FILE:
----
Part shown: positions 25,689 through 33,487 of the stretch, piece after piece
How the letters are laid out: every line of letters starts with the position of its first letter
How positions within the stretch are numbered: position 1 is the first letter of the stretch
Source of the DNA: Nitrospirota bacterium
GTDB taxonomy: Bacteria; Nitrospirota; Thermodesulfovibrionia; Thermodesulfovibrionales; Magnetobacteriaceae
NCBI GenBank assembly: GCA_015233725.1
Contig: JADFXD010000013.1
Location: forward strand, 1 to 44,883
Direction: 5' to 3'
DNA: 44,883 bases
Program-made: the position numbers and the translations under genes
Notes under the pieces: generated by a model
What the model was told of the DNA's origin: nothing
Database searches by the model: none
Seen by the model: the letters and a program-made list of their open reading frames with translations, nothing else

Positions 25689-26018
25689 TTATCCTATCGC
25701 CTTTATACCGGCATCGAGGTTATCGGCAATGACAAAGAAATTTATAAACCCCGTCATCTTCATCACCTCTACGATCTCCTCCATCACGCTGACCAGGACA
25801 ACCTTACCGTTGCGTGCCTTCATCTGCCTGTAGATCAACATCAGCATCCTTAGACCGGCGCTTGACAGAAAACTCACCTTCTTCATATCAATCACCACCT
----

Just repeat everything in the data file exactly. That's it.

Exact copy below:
Part shown: positions 25,689 through 33,487 of the stretch, piece after piece
How the letters are laid out: every line of letters starts with the position of its first letter
How positions within the stretch are numbered: position 1 is the first letter of the stretch
Source of the DNA: Nitrospirota bacterium
GTDB taxonomy: Bacteria; Nitrospirota; Thermodesulfovibrionia; Thermodesulfovibrionales; Magnetobacteriaceae
NCBI GenBank assembly: GCA_015233725.1
Contig: JADFXD010000013.1
Location: forward strand, 1 to 44,883
Direction: 5' to 3'
DNA: 44,883 bases
Program-made: the position numbers and the translations under genes
Notes under the pieces: generated by a model
What the model was told of the DNA's origin: nothing
Database searches by the model: none
Seen by the model: the letters and a program-made list of their open reading frames with translations, nothing else

Positions 25689-26018
25689 TTATCCTATCGC
25701 CTTTATACCGGCATCGAGGTTATCGGCAATGACAAAGAAATTTATAAACCCCGTCATCTTCATCACCTCTACGATCTCCTCCATCACGCTGACCAGGACA
25801 ACCTTACCGTTGCGTGCCTTCATCTGCCTGTAGATCAACATCAGCATCCTTAGACCGGCGCTTGACAGAAAACTCACCTTCTTCATATCAATCACCACCT